A RICH TROVE OF DATA
The integration of the design and construction team allows a holistic view of the project from the standpoint of the owner’s business case while ensuring that the input of all the stakeholders is gathered and acted on early in the project. At the outset of a VDC method, a client can provide designers, fabricators and contractors with their own tagging scheme by which to identify both large and small pieces of equipment. Until now, this level of detail would be addressed only after the project is complete, requiring an owner to re-tag items for facility management or regulatory approval (such as FDA approval of pharmaceutical plants).
However, VDC can meet this owner-driven need at the very start of the project, so that value decisions about information parameters can be made before the modeling is complete, eliminating re-tagging time, trouble and cost at the conclusion of the project.
Throughout staging and construction, VDC enables all stakeholders (including fabricators and contractors) to update the building model by detailing and tagging any on-site construction changes for a complete virtual record of a project.
By the end of a VDC method-driven project, designers, fabricators and contractors can input every piece of equipment with number, definition and schedule. A finished project that uses the VDC method has the potential to contain a record of every installed item. Its 3D/BIM component displays the item vertically and horizontally in a 3D model. Building and validation inspectors, as well as facility managers, will all know where to locate every item without a lengthy search. The data in the model can be shared and accessed via a variety of database applications, allowing it to serve as a benchmark for future facility adaptation.
When the finished structure is delivered, its owner and end-users become the beneficiaries, managers and caretakers of a rich collection of BIM data. Throughout the life and operation of the building, users can mine VDC information and add to its depth as the facility is maintained and conditions change. More than just another software package, VDC is a method that fully leverages the capabilities of a single 3D/BIM model through its lifecycle: from design through construction and occupancy/process approvals, all the way through facility use and updating.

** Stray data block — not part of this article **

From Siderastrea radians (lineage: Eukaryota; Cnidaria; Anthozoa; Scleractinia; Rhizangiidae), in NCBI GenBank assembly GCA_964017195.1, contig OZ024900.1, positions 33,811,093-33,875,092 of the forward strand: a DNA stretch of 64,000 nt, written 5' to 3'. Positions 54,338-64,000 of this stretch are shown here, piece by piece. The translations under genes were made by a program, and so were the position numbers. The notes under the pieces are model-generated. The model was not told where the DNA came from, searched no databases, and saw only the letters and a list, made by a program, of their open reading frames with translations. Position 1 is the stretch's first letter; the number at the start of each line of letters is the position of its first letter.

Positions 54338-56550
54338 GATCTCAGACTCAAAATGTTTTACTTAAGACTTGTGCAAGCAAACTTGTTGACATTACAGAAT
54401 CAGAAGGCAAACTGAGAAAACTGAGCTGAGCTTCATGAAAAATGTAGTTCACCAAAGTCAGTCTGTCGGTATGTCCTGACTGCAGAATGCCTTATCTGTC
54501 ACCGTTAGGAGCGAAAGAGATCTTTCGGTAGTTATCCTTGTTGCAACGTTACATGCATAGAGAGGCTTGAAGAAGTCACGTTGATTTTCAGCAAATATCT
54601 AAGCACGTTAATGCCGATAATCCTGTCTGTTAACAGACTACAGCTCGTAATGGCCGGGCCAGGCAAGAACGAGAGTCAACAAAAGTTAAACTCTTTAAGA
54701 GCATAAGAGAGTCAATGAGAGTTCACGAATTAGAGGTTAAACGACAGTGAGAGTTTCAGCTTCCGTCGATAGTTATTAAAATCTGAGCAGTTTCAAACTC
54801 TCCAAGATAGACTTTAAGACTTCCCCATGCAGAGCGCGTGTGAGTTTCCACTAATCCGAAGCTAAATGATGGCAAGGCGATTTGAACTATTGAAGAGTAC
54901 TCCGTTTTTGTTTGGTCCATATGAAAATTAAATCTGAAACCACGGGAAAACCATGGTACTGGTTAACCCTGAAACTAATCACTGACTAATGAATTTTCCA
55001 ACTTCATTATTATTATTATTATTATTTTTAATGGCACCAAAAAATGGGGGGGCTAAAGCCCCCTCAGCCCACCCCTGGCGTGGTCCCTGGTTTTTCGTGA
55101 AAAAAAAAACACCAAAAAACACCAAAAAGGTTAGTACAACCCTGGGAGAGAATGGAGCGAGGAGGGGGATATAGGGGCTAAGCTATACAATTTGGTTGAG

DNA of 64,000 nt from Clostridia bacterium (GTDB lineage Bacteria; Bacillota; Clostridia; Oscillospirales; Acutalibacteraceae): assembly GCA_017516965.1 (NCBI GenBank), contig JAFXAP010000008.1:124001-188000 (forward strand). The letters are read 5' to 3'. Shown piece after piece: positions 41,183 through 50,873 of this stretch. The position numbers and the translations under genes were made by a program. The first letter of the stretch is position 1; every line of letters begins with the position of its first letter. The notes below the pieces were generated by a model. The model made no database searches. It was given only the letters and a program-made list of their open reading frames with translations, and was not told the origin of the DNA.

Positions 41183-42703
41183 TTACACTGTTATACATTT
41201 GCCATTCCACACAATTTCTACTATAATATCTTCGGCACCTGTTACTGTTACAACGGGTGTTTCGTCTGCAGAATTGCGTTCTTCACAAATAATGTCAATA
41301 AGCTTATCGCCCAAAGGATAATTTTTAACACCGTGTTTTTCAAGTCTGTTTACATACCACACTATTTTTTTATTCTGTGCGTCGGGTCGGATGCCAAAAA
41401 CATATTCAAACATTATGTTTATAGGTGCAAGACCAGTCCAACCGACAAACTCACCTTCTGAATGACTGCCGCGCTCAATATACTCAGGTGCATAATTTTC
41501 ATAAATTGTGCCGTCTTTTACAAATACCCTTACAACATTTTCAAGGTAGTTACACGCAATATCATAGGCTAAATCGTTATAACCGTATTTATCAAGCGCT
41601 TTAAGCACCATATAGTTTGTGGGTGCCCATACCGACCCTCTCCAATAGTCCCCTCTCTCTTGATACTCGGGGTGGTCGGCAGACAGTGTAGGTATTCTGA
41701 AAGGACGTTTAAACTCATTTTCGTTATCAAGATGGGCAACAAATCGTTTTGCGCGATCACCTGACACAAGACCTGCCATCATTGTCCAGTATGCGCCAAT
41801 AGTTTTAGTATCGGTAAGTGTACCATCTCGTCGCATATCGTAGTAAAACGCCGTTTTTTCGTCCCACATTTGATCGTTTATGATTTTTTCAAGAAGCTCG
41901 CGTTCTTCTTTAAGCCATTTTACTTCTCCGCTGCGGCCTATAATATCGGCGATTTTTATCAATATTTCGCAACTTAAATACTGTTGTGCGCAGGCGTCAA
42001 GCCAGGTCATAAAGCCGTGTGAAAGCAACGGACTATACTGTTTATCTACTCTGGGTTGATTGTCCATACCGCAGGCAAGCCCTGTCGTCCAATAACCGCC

Consider a case where VDC is used in a facility that requires FDA approval on minute details such as shut-off valves that must be placed exactly where they were planned and are shown on a model. The owner does not know which valves the FDA will check in the post-construction approval process, so each one must be documented and verifiable. A 3D/BIM model with embedded records is vastly more accessible than 2D drawings for project stakeholders as well as inspectors, and so it is a more efficient delivery and storage method for essential information.
Another setting that demonstrates BIM/VDC’s value is in designing and managing industrial production spaces. The model can hold essential information about equipment such as storage bins and down-flow booths, including height, dispersion ingredients and locations, and distance to ceiling and walls. As the demands of the production process (and of the entire facility) evolve over time, the model’s embedded details provide future engineers with the necessary information and 3D images to design transformations from one phase of the facility’s functional life to another.
VDC AND VALIDATION
As with data management and modeling described above, integration is also a key VDC contribution to validation. After plant construction is complete, a pharmaceutical company has a year to prove to the FDA that it can manufacture the product in accordance with current good manufacturing (cGMP) practices. Validation protocols, such as filter replacement timing, can be incorporated into the VDC model. So, in addition to the parameters of the objects, the model can be utilized for a maintenance schedule.